This is the third in my “Rules to Live By” series. Like every other professional, in every other field, over the years I’ve picked up a lot of things that make my life easier, or better, both professionally and personally. Most of these things can be summarized in a sentence or two, and I’ve decided to call them “Rules to Live By”. As much as any other reason, they are here to remind myself of things that I’ve decided to believe in, even if I don’t feel like it one day.
Pain is the best teacher.
I really don’t think anything else needs to be said. I won’t let that stop me, though. 🙂
If, hypothetically, I was a betting man, and if, hypothetically, I had a dollar to bet, I’d bet a dollar that when you read this rule, you thought of some experience in your life where you were hurt in some way, physically, emotionally, or otherwise. If I had another dollar, I’d bet that, since that experience, you’ve done everything you can to avoid a repeat experience.
If, hypothetically, I owe you $2, let me know.
So, what’s my point? Pain is unavoidable. Unfortunately, learning from pain is avoidable. Just because pain is the best teacher does not mean that I am an observant student.
Let me explain by analogy. Sure, it’s easy for my two year old daughter to remember to keep her hand off of the stove if it’s burned her before (it hasn’t, by the way), but that probably hasn’t taught her to stay away from the hot water valve in the bath tub. Why not? It’s, of course, because she is too immature to see the correlation.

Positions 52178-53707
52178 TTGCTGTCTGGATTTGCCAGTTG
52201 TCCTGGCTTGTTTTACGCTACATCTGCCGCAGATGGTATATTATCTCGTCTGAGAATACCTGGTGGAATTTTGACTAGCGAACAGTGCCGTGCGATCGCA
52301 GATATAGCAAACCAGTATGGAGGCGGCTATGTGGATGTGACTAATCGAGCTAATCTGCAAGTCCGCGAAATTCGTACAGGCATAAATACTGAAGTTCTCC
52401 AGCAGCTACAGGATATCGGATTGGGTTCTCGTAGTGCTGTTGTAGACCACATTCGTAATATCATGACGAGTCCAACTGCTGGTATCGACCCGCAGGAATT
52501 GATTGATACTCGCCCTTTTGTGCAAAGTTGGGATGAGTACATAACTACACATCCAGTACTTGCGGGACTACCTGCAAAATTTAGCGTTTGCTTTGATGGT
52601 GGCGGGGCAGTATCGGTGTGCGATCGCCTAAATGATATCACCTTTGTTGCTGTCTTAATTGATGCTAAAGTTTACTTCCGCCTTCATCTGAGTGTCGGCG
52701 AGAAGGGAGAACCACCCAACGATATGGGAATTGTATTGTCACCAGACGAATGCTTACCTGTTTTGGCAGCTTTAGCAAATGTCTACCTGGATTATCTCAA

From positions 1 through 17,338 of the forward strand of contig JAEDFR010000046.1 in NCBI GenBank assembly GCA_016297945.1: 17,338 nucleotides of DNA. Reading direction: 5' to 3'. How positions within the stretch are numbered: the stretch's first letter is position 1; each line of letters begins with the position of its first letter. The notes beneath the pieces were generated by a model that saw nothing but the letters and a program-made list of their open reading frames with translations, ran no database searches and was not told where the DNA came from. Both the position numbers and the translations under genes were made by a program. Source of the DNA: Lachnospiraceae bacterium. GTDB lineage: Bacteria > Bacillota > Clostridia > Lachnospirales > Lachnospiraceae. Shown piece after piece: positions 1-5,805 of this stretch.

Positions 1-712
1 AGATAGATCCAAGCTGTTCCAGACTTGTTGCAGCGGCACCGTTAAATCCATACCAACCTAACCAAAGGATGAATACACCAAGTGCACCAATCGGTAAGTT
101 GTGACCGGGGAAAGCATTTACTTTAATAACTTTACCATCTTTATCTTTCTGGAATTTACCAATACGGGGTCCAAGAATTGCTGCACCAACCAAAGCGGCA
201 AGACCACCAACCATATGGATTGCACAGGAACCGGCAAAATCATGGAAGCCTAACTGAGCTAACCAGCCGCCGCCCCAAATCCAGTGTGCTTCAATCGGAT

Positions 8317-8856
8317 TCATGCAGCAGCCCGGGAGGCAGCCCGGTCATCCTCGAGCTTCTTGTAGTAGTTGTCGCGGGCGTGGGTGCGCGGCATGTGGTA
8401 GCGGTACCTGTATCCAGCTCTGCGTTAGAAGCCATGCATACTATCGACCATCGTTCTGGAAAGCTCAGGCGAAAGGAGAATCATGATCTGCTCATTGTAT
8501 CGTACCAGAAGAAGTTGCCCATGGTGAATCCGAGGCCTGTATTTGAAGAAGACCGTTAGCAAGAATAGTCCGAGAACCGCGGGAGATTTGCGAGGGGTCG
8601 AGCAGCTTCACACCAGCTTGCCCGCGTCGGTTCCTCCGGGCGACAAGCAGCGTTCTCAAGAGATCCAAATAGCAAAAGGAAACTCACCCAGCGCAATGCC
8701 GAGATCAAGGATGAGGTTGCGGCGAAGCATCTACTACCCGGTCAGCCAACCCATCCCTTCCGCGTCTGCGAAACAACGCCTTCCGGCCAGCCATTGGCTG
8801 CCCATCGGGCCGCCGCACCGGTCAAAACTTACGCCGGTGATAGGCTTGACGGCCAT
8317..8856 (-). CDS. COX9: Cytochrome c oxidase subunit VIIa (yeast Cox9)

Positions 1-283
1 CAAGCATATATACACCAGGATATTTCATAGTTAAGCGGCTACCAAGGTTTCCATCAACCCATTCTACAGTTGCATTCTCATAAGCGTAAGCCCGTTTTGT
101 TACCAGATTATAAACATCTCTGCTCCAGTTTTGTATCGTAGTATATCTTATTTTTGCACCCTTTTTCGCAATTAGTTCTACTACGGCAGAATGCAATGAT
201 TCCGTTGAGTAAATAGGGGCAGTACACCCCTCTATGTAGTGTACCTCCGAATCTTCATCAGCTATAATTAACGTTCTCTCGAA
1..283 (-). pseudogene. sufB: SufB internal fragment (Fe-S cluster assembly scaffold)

Ouch. Immature. See where I’m going here? If not, I owe you another dollar. Hypothetically.
Pain is the best teacher, but we can be too immature to learn everything from it that we should. Note that I am not talking about immature in the “adult acting like an irresponsible teenager” way here; that’s an entirely different issue. It’s more about inexperience and lack of wisdom to some degree.
Nobody wants to admit that they are immature, and many of us may not even realize that we are. But we are. All of us are immature; no one is 100% mature, just possibly less immature than others.
“But, Scott,” you ask, “how do I become less immature?” Good question. The answer is simple: you need to become more wise. To paraphrase the best-selling book of all time, the first sign of wisdom is to seek wisdom. Wisdom is free for the asking.
With wisdom comes maturity, and with maturity comes the ability to learn even more and to gain even more wisdom. It’s a vicious cycle except that it’s not so vicious. Simply by seeking wisdom, you become more wise. As your wisdom increases, it becomes easier to see how “all of the pieces” fit together.
Suddenly, lessons taught by pain have so much more value than they did before. As my daughter grows, she will learn that the burns don’t come from the stove; the burns are caused by heat and the stove is just a thing that makes heat.
The best teacher is unavoidable. Let’s become more observant students.
I really don’t think anything else needs to be said — unless you have some comments.